Daily Archives: 24 July, 2013

Ominous cloud depicts storm’s strength

This dramatic cloud formation was photographed by Nicole Loeffler in Reno County Tuesday night. The structure was morphing from a supercell thunderstorm to a more linear cluster of thunderstorms.

That’s not to say the storm had lost its ability to produce large hail, however, as Loeffler’s car can attest. She and her chase partner were caught out on an open road, and by the time they took shelter in a stranger’s house, the damage had been done.

Rainfall map shows Tuesday night’s storms packed punch

This precipitation map produced by the National Weather Service shows the cycling nature of Tuesday night’s storms, weather officials say.

Of particular interest to Wichita residents should be the heavy rain that fell in the Cheney Lake watershed area, which got “hammered” by heavy rain Tuesday night, said Chance Hayes, warning coordination meteorologist for the National Weather Service in Wichita. That should help replenish Cheney Lake, which is Wichita’s primary water source.

This week’s storms offer more evidence the drought is easing

The strong storms that rolled through southern Kansas early this week are yet another sign that the drought gripping Kansas for the past two years appears to be easing.

The storms rode a “northwest flow” of the jet stream across the state, said Chance Hayes, warning coordination meteorologist with the National Weather Service in Wichita. That’s a common weather pattern for July in this area.

“That’s been kind of non-existent the past few years,” Hayes said.

More rain and strong storms are expected late Thursday night and early Friday morning, he said. The soil is now saturated, so heavy rains could prompt flooding.

After running below normal for the month, rainfall for July is now an inch above normal. But Wichita is still two inches below normal for the summer and just two inches above last year’s rainfall total. That won’t take much of a bite out of long-term moisture deficits, Hayes said.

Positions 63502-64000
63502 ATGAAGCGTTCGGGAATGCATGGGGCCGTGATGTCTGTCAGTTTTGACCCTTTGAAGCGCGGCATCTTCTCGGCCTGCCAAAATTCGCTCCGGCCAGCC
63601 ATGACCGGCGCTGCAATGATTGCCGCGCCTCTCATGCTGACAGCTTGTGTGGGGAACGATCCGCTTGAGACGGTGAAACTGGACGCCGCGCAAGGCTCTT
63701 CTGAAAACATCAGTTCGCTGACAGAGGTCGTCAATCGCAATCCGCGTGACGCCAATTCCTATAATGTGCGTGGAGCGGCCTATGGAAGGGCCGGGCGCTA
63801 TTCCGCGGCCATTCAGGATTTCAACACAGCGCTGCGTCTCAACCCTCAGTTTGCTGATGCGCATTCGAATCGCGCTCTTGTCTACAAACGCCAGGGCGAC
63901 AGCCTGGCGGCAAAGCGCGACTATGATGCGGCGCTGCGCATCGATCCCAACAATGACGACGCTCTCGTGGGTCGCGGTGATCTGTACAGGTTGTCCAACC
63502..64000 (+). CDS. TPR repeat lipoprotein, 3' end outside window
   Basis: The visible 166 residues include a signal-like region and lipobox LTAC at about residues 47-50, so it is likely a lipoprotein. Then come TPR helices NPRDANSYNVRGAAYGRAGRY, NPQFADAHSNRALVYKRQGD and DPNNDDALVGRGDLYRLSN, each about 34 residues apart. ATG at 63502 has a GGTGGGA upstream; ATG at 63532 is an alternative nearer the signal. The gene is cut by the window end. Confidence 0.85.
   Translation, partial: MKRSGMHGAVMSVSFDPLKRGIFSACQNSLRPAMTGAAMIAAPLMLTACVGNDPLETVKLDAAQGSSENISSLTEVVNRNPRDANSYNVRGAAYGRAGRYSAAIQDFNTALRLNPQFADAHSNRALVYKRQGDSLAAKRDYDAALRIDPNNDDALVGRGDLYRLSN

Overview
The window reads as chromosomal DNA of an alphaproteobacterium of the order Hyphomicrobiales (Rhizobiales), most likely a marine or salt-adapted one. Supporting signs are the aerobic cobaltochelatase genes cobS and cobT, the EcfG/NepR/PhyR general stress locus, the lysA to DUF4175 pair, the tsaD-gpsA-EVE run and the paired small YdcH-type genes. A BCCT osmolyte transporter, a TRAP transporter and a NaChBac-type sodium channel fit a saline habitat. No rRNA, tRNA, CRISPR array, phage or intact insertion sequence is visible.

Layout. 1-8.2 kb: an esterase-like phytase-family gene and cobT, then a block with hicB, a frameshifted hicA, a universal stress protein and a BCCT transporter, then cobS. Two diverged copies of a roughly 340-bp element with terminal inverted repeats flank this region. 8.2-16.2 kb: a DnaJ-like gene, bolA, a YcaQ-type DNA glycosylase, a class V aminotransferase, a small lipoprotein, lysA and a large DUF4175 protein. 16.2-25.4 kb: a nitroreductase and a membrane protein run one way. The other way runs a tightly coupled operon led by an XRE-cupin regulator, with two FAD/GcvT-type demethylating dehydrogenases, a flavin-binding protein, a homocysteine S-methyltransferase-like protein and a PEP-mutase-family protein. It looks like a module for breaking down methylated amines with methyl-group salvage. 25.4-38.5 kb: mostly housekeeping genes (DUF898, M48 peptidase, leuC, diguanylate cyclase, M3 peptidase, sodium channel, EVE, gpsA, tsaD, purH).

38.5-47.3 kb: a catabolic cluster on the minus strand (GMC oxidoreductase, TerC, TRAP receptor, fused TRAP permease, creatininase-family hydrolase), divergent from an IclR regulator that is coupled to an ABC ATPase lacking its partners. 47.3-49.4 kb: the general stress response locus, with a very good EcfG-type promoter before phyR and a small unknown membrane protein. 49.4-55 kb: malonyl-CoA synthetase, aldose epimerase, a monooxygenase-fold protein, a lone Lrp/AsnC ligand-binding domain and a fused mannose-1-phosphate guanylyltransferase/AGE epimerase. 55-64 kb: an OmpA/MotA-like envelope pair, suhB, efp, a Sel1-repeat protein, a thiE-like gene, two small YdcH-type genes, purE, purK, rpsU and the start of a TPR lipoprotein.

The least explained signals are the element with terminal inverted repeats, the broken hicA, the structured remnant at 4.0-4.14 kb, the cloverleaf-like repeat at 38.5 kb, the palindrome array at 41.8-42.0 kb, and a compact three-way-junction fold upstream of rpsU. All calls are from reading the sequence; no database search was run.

Wichita weather: A break from the rain

Sunshine and cool temperatures for late July will offer Wichita and the surrounding area a respite from the storms that have rocked the region the past couple of days, forecasters say.

Highs will top out in the upper 80s, with light northerly winds occasionally nudging the teens.

Lows tonight will be in the upper 60s, with winds shifting to the east but staying light.

Thursday brings a good chance of showers and thunderstorms late in the day, forecasters say. Highs will again be in the upper 80s under mostly sunny skies. Winds will shift again, back to the south, and strengthen into the teens.

Storms Thursday night could be severe, the National Weather Service warns, with downburst winds and heavy rain possible from storms moving east-southeast – much as they did Tuesday night.

For more information on current conditions, go to our weather page.

Storms deliver triple digit winds, hail nearly 5 inches in diameter, street flooding

As sunrise brings fresh light to the aftermath of strong storms in southern Kansas from Tuesday night, authorities are beginning to assess the toll.

Hail as large as baseballs was reported in east Hutchinson, according to Reno County Emergency Management. Winds estimated as high as 100 miles an hour were reported in southern Reno County near Pretty Prairie. The town itself was hit hard by hail and strong winds, knocking down trees and blocking streets.

“Please Please Please stay away from Pretty Prairie for now. They are not letting people into town at this time,” a post on Reno County Emergency Management’s Facebook page implored.

A hail stone measuring 4.75 inches in diameter fell near Yoder in eastern Reno County and hail as large as tennis balls was also reported.

More heavy rain strong winds struck Argonia in Sumner County Tuesday night, which was still picking up the pieces from Monday night’s microburst storm that ripped portions of the roof off the high school and elementary school.

Officially, Wichita recorded 1.02 inches of rain, according to National Weather Service meteorologist Eric Schminke. But heavier amounts were reported elsewhere in the city – including an inch of rain falling in just a half-hour at Central and Ridge Road in west Wichita.

Substantial rain over each of the past two days in the Cheney Lake watershed area is likely to boost water levels at the lake. With the ground already saturated, runoff into the lake – which until recently was Wichita’s primary water source – should be considerable.